My cousin doesnt say much & he's few days younger than Omar. He goes to an English nursery & his siblings use english most of the time (They are Canadians & ENglish is their 1st language). His mum talks to him in Arabic. He used to point instead of using words. Now he's much better in using words to communicate but they are not clear.
Generally speaking bi-lingual children are slower to speak than single language children. I don't have one but two of my siblings are married to women from different countries and their children have been slower to talk than usual. It's not necessarily by a lot though.
I was expecting Isla to be a bit behind but she's surprised me and is actually very advanced in her speech - she knows loads of English and German words. Her non-bilingual cousin however can say hardly any words at all.
That's great Alex is starting to say some words too now. I rememebr you mentioning before that he wasn't speaking. so well done little guy! Once they start it can be hard to stop them talking.
My friends bilingual toddler is very slow with speech, he's 25 months (ish) and has may be 10 words. But His understanding is extremely good, he follows commands in English and Dutch and has a really good understanding.
He's also very 'physucal' he's a great walker/climber and has fine gross moter skills
I think as long as they show understanding then the words will follow.
Katerina is bilingual but is saying many many words. Almost everything at the moment in both languages. BUT she only said her first word at 17 months.. then by 19 months she started repeating everything and so now we are where we are. I wouldn't worried really. I know its easier said than done but if he is saying a few words he'll soon start copying everything!
Also, I think the main thing is how much he understands!
we speak french and English at home ( i am french and my husband is from the usa) Trystan is almost 2.5 years old and just recently start to say many words and sentences and all his alphabet .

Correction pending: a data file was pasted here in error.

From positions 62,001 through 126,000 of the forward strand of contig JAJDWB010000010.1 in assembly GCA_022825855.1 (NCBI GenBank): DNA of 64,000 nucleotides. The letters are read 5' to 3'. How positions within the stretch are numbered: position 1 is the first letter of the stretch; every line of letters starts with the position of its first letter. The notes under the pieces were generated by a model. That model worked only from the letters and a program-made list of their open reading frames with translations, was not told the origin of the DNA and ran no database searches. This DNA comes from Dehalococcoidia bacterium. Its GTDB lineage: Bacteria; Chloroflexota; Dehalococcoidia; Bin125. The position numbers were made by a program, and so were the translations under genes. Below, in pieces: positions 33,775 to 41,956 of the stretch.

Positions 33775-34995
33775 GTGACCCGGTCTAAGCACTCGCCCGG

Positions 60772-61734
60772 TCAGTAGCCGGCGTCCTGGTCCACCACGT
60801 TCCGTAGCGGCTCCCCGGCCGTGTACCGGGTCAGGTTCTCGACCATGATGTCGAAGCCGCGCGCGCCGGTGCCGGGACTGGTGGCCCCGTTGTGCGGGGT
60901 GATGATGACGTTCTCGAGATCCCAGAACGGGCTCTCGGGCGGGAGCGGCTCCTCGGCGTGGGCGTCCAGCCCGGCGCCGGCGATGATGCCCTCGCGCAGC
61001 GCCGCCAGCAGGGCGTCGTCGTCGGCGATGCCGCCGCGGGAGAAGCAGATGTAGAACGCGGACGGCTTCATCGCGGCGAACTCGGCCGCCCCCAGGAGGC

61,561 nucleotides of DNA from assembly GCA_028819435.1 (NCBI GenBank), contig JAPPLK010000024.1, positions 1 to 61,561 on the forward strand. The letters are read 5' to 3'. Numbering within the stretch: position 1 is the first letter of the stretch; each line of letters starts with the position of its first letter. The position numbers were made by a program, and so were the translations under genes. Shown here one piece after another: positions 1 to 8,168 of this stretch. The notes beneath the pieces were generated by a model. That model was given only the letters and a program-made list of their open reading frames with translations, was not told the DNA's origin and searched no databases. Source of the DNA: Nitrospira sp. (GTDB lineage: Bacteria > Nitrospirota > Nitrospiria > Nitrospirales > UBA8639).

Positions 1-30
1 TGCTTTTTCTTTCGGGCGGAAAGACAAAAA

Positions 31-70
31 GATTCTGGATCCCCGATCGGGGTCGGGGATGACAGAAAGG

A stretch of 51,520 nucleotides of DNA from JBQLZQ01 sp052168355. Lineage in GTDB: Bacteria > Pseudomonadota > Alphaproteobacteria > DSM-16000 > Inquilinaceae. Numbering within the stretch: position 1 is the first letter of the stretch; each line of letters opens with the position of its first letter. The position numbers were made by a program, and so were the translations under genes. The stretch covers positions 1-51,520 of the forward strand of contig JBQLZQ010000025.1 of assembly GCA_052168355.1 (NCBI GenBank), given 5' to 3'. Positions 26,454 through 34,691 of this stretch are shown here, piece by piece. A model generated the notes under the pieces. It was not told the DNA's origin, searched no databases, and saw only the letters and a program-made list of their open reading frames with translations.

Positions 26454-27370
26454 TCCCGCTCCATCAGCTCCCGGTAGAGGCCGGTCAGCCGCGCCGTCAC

Our pediatrician told us to expect to feel that Trystan will not say much first compare to other but generally by the age of 3 or 4 they get ahead and speak both language with no problems !
First i got frustrate to see that the other children were saying more then Trystan but now in the last month or so even every week i notice now that he said more words every day !
Today he started play school and the teacher told me he was speaking French to her the all time ! lol ( she doesnt speak french lol ! )
just be patient
I worked as a reception teacher in a London school and out of a class of 30, maybe 4 only spoke one language. I had lots of training around biLingual learners and there is research to say that bilingual children often are slightly delayed in their early speech but they are spending that time absorbing both languages and catch up well by 3 or 4. Another common thing is that they may go through a completely silent phase if they start nursery.
I had this with a boy who was completely silent during nursery- his parents were so worried- but during the first term in reception he just started to talk- it was so funny knowing him for so long and then this little voice came out! His speech was fine- in both his languages.
My 21 month old girl is being raised in a bilingual family (I'm Swedish, my husband's English and we're living in Sweden). She spoke her first words at about 14 months and does say quite a few words now, in both languages, but seems to be a bit slower than other kids her age.
I have a question for you guys bringing up your kids in two (or more) languages. I've heard that you should really only speak your own language to your child so that they don't get confused, and so that they learn to categorize the different languages etc. But I find it quite difficult in practice - when my husband teaches her numbers in English, for example, and she says them to me, i want to encourage her but if I say them in Swedish back to her, she'll get confused won't she?
Also, when we go to visit family in England, I speak English to her as otherwise I would feel rude as no one else would understand what I was saying.
How do you guys go about this problem??
Sorry to steal the thread, just got excited to see so many "bilingual" people in one place
I live in a very bilingual area (french/english) and know tons of kids who speak both. I would say most of them were a little later than the unilingual kids at really getting speech going. They stayed at just a few words for longer. But they could follow direction in both languages so it was clear that they were getting it. My friends son is 2.5 and exposed to 3 languages (english/french/swedish) and he has started saying many more words at 2.5years.
I actually wish we had kept up with the french We switched to english only to help Bun (speech delay) but now I wish we had continued. He has very good understanding of language so I think I should have kept it up!
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